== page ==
Anyhow, when we got to the scene, the Sgt. called in artillery illumination, and we secured the area. Lee was declared KIA, and a crude litter was formed with rifles and a poncho to carry Phuoc, who was bad gut-shot. Milligan, a huge black welterweight contender from Philadelphia on the machine gun, got on one end of Lee and I got on the other. We propped Lee up, with his back to my chest, and I got my arms under his, and around his chest. Milligan took his legs, one under each of his brawny arms. It was to put a strain on my lower back and send shooting pains down my left leg, a sciatica from which I still suffer today.
The Sgt. had already called for medevac. We had about 150 yards to go to the LZ. It arrived just about the time we did at the LZ. The Huey landed while the Cobra gunship circled our area. I had always had a proclivity for Doc, partially because he was responsible for my recruitment to the CAP unit (also another long story), but also because I was attracted to his medical acumen and his attitude. I come from medical family, my dad was a doctor and my older sister was a Navy nurse. I had no desire for the odor of hospitals, but was attracted to the technology. I had also picked up the language, and combining that with my proclivity for Doc, I used to help him on things like baby-deliveries and his MEDCAP calls into the villages.
Doc asked for somebody to do mouth-to-mouth on Phuoc, while he tried to hold his guts together. Phuoc was already lying on the floor of the chopper, and the next thing I knew we were airborne. The pilot canted the beast such that the door I was perched in was facing the ground. The only thing I could grab at to avoid falling out was the patient. So I did. So did Doc, and the machine gunner on the other side grabbed Doc. Somebody, I think it was the crew chief, grabbed the collar of my Flak Jacket. It was precarious for what seemed like an hour, but was in actuality probably only 10 to 20 seconds. The flight to Phu Bai was very brief, as it was only about three clicks away.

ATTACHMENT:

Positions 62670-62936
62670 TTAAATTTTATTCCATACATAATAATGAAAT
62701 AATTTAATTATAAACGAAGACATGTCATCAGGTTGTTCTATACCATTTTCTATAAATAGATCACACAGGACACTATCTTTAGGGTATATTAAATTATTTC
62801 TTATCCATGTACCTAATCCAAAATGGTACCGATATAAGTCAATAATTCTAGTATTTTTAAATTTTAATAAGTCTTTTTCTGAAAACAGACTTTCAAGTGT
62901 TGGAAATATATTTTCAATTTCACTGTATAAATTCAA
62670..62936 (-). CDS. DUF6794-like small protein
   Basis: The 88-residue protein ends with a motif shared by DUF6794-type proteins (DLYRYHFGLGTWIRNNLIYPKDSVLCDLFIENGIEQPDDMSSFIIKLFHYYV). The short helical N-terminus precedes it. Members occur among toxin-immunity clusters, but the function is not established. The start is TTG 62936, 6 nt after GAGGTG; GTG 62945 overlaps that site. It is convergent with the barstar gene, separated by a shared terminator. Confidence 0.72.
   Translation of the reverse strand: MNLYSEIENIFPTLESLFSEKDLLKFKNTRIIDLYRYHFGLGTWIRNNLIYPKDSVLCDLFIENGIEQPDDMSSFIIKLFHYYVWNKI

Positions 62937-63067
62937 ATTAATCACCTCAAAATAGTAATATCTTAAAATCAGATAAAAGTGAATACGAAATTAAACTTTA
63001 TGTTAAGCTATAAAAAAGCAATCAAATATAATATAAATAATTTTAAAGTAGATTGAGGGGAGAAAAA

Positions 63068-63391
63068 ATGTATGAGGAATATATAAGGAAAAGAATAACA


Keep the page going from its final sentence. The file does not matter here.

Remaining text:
Phuoc vomited his fish & Nuoc Mam & rice & blood right into my mouth. I lost my cookies. I helped with the litter (now a “regulation” one from the chopper) carrying him in to “Charlie Med”. I was on the left corner near his head. He died anyhow. And some Navy Commander is standing over me like a Drill Instructor, giving me a load of shit about wearing hand-grenades in the hospital! I was already defeated! I had done a lot of running and heavy lifting (carrying Lee’s body with Milligan) in full gear scared shitless after midnight, almost fell out of the chopper, vomited up Phuoc, and lost two good friends. I was overwhelmed with adrenaline depletion, the after-draining of fear, shock, and what I now know to be “survivor’s guilt”, and this pacifist Conscientious Objector asshole with rounded vowels ala Major Winchester on M*A*S*H wants to ream my ass for bringing “weapons of war” into his sanctum sanctorum. In a flash, I saw one of two things happening.
Option A would be to kill him. And either die young or spend the reminder of my life in Portsmouth. Fortunately I already knew Sgt. Hendricks’s story. He had been serving as a guard at Portsmouth, and the brutality was “so severe” he extended his tour in the Crotch and volunteered for a second tour in ‘Nam just to get out of there!! So I took option “B” and slunk away.
The next day was anticlimactic, as Doc and I rode back home in a Deuce-and-a-half with Phuoc’s body in a bag, after we ID’d Lee for the Graves and Registration detail. Sgt. Hendricks had to survey Lee’s gear and write “The Letter”. The squad was on “hyper-alert”. Batman stalked away, muttering, “Fuck a whole bunch of SpaghettiO’s. “